NP: Ross challenged.

RN: Ah repetition of asked.

NP: Yes.

GN: Oh how mean!

RN: Iím so sorry!

GN: Little, tiny little... Iíll get you Noble!

RN: Youíve got the cash to fly on Concorde! Not me!

NP: Youíve flown on Concorde. So Ross, correct challenge, ask, 33 seconds are available, Concorde starting now.

RN: The trouble with Concorde is it goes so quickly that all the makeup that the stewardesses flies off, and can land on anyone in their seats. And you will think that theyíre somebody else. A little bit like Tom Cruise in the Mission Impossible film. You might be sat there chatting one moment...

BUZZ

NP: Graham challenged.

GN: Repetition of might.

NP: Yes. Yeah a tough challenge but he did say might be and you might be sitting there. Right...

RN: Yeah and not only that, he was flicking me with money under the table! Big wads of cash!

NP: So Graham you got in with 17 seconds on Concorde starting now.

GN: (laughing) Oh...

BUZZ

NP: Youíre like a naughty boy at school, you werenít concentrating, were you?

GN: Sorry! I lost it! I lost it!

NP: You were fooling around with Ross!

GN: I was!

NP: You two naughty boys together at that table! And so, our prefect challenged first. Which is Clement Freud.

GN: Oh right, okay.

NP: And your challenge of course was?

CF: Hesitation.

NP: Hesitation of course, because they werenít paying attention, the naughty boys!

RN: So weíre the naughty boys, and heís the prefect...

NP: Heís the prefect yes.

LS: I must be matron!

RN: I sense a head boy joke coming on!

NP: No, no, no...

GN: Iím not touching it!

NP: No, no, itís a mixed educational school so thatís why Lindaís there as well.

GN: Ah.

NP: So right Clement, youíve got 16 seconds, tell us something about Concorde starting now.

CF: Concord is the capital town of New Hampshire. And one hears quite a lot about it because the state which I have just mentioned beginning with the letters N and H is where the first election results, the preliminaries for the Presidentship are...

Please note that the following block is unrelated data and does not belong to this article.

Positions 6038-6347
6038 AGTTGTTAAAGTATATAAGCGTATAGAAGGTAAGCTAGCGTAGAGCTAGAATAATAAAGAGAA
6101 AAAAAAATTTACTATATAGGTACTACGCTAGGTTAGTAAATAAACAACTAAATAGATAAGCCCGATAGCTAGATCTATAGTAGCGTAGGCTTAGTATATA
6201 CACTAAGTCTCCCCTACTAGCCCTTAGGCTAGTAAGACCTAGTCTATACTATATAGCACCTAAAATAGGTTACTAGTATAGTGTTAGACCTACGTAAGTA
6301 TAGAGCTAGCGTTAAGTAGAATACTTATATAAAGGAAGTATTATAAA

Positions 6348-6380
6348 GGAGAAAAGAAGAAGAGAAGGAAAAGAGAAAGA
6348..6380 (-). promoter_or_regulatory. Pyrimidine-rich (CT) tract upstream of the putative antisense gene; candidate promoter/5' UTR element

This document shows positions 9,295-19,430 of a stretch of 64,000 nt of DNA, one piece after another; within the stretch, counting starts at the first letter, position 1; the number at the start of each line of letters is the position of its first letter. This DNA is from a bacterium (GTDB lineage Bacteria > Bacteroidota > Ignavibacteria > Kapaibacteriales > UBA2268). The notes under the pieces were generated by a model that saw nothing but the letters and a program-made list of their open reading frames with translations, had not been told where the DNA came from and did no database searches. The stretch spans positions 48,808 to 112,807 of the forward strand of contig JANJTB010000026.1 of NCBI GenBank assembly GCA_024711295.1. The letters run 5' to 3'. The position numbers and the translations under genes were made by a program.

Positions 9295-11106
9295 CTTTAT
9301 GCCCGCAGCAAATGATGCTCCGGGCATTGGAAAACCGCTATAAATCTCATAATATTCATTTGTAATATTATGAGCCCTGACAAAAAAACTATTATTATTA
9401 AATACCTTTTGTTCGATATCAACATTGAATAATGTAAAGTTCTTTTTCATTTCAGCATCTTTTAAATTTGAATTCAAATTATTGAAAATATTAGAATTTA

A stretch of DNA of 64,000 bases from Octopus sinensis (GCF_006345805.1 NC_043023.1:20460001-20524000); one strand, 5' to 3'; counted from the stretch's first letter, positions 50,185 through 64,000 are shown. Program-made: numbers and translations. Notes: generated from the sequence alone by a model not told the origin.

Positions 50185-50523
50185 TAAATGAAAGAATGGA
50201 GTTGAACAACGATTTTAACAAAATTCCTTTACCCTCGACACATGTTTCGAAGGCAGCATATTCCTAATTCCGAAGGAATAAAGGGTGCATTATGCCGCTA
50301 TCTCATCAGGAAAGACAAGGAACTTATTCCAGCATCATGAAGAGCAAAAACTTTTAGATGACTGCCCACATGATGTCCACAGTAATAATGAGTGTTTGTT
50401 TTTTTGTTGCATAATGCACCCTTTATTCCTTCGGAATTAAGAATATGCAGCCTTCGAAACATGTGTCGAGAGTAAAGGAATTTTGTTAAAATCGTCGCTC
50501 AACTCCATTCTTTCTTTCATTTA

WHISTLE

NP: So Clement Freud speaking as the whistle went gained that extra point. Heís equal with Graham Norton at the end of that round. And Linda your turn to begin, the subject is the third way. Tell us something about the third way starting now.

LS: The Third Way was a wonderful film with Orson Welles and Tony Blair and Peter Mandelson! And it had a marvellous scene in a ferris wheel...

BUZZ

NP: Clement challenged.

CF: Two marvellouses Iím afraid.

NP: Yes.

LS: It was a wonderful film.

NP: But...

GN: It should have been marvellous as well.

LS: Yes.

NP: Clement, 53 seconds, tell us something about the third way starting now.

CF: If you have scales and try and determine your weight, you can quite often stand on a particular corner of the platform and weigh very much less than you do if you stand in the centre. Now the third weigh for me is the important one, because Iíve worked out exactly what position to take in order to achieve the sort of poundage or... kilogrammage...

BUZZ

NP: Linda challenged.

LS: A slight hesitation.

NP: No, a definite hesitation, youíre all right Linda. Twenty-seven seconds, the third way starting now.

LS: The third way really is a political system dreamed up by some New Labour people. Iím not quite sure what it involves really. An awful lot of nonsense and nothingness. I feel really thereís very little to say on the subject, as it has so little substance...